Eugenics and the Nazis -- the California connection

Eugenics and the Nazis -- the California connection

- Edwin Black
San Francisco Chronicle
Sunday, November 9, 2003

Hitler and his henchmen victimized an entire continent and exterminated millions in his quest for a so-called Master Race.

But the concept of a white, blond-haired, blue-eyed master Nordic race didn't originate with Hitler. The idea was created in the United States, and cultivated in California, decades before Hitler came to power. California eugenicists played an important, although little-known, role in the American eugenics movement's campaign for ethnic cleansing.

Eugenics was the pseudoscience aimed at "improving" the human race. In its extreme, racist form, this meant wiping away all human beings deemed "unfit," preserving only those who conformed to a Nordic stereotype. Elements of the philosophy were enshrined as national policy by forced sterilization and segregation laws, as well as marriage restrictions, enacted in 27 states. In 1909, California became the third state to adopt such laws. Ultimately, eugenics practitioners coercively sterilized some 60,000 Americans, barred the marriage of thousands, forcibly segregated thousands in "colonies," and persecuted untold numbers in ways we are just learning. Before World War II, nearly half of coercive sterilizations were done in California, and even after the war, the state accounted for a third of all such surgeries.

California was considered an epicenter of the American eugenics movement. During the 20th century's first decades, California's eugenicists included potent but little-known race scientists, such as Army venereal disease specialist Dr. Paul Popenoe, citrus magnate Paul Gosney, Sacramento banker Charles Goethe, as well as members of the California state Board of Charities and Corrections and the University of California Board of Regents.

Eugenics would have been so much bizarre parlor talk had it not been for extensive financing by corporate philanthropies, specifically the Carnegie Institution, the Rockefeller Foundation and the Harriman railroad fortune. They were all in league with some of America's most respected scientists from such prestigious universities as Stanford, Yale, Harvard and Princeton. These academicians espoused race theory and race science, and then faked and twisted data to serve eugenics' racist aims.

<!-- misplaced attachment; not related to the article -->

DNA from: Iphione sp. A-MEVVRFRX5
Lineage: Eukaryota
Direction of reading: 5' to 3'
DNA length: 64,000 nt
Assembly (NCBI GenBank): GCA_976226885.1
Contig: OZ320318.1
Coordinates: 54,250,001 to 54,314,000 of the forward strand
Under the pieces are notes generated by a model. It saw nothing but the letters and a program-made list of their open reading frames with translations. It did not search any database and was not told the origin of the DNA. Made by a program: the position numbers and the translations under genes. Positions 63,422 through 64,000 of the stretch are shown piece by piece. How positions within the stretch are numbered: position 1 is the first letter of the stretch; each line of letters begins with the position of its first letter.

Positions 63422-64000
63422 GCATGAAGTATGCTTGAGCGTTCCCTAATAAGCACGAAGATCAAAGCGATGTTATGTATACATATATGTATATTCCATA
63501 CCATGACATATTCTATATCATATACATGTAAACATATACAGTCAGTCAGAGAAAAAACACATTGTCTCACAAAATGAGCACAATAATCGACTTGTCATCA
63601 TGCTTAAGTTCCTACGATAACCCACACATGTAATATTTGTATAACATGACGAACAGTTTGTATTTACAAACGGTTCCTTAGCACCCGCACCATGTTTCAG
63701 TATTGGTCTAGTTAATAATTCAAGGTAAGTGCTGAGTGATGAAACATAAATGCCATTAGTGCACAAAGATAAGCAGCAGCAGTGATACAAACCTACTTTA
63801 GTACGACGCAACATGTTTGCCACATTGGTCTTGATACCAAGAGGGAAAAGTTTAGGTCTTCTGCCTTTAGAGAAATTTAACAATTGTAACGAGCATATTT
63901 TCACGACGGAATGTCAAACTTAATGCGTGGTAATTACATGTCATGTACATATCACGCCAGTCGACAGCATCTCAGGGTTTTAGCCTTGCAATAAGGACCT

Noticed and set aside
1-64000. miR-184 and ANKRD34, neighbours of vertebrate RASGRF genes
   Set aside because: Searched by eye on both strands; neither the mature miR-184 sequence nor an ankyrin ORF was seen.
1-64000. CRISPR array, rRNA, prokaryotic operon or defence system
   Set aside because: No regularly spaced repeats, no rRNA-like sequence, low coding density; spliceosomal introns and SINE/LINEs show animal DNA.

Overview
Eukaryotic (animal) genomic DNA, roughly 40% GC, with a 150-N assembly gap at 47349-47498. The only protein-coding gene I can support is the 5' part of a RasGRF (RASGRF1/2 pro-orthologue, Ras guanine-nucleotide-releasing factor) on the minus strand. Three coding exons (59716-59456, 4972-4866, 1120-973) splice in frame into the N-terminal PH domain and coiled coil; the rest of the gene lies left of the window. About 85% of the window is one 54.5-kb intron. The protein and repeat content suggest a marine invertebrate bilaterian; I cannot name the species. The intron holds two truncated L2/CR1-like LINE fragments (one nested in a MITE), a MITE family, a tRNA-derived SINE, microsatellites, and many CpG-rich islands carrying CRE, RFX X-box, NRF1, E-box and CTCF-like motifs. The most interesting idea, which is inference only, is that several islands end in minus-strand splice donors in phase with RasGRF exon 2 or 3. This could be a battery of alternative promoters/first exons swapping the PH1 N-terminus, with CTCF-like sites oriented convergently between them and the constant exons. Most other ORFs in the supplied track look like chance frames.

Friday, May 12, 2006

Wider Use of DNA Lists Is Urged in Fighting Crime

NY Times
Published: May 12, 2006

A team of Harvard scientists is proposing that DNA databases contain enough information to identify many criminals whose DNA has not been catalogued through their kinship to people already listed. They say this could be done by a method developed to identify victims of the World Trade Center attacks and other disasters.


"Genetic surveillance would thus shift from the individual to the family," the scientists, Frederick R. Bieber and David Lazer, say in an article in today's issue of Science.

Kinship-based DNA searching is already used in Britain but has not become routine in the United States.

Such searches might be valuable in generating leads, Dr. Bieber said, because 46 percent of prisoners said they had close relatives who either were or had been incarcerated, a Department of Justice survey found in 1996.


Dr. Bieber said he expected possible objections to a method that places whole families under suspicion. But, he said, "we have a duty to victims to use any reasonable methods as long as there is a basis in law, and this would give investigators new leads in some cases."


Monday, May 08, 2006

The Most Critical Option: Sex Offenses and Castration in San Diego, 1938-1975

The Most Critical Option: Sex Offenses and Castration in San Diego, 1938-1975 by Mark Linsky

Judge Lawrence Neil Turrentine was the sort of man who made a lasting impression on both those who knew him socially and those who appeared before him in the courtroom. By 1938 Judge Turrentine had already logged some eight years on the San Diego County Superior Court bench, where, to his admirers, the Judge displayed a "direct, no-nonsense approach to trials. At the very start, after studying the pleadings, he would ask counsel how long they expected the trial to take. He usually reduced the estimated time by 50% and was often right on target."1

But another assessment of the Judge offered a slightly different slant on his methods, depicting him as "one less concerned with the law than with his own concept of justice in the instant case; one of widely fluctuating judicial temperament."2

Regardless of which view of the man called "The Boss" because of his dominance of the Superior Court was correct, the facts indicate that in 1938 Judge Turrentine instituted a program that would lead to national notoriety for San Diego and engender a controversy which continues more than thirty years since his retirement and four years after his death. For in 1938 L. N. Turrentine began offering the option of voluntary castration coupled with long terms of probation to men convicted of sex offenses.3 The vast majority of those men who took advantage of the program were convicted under Section 288 of the California Penal Code* and the alternative to castration for them was clearly a long prison sentence.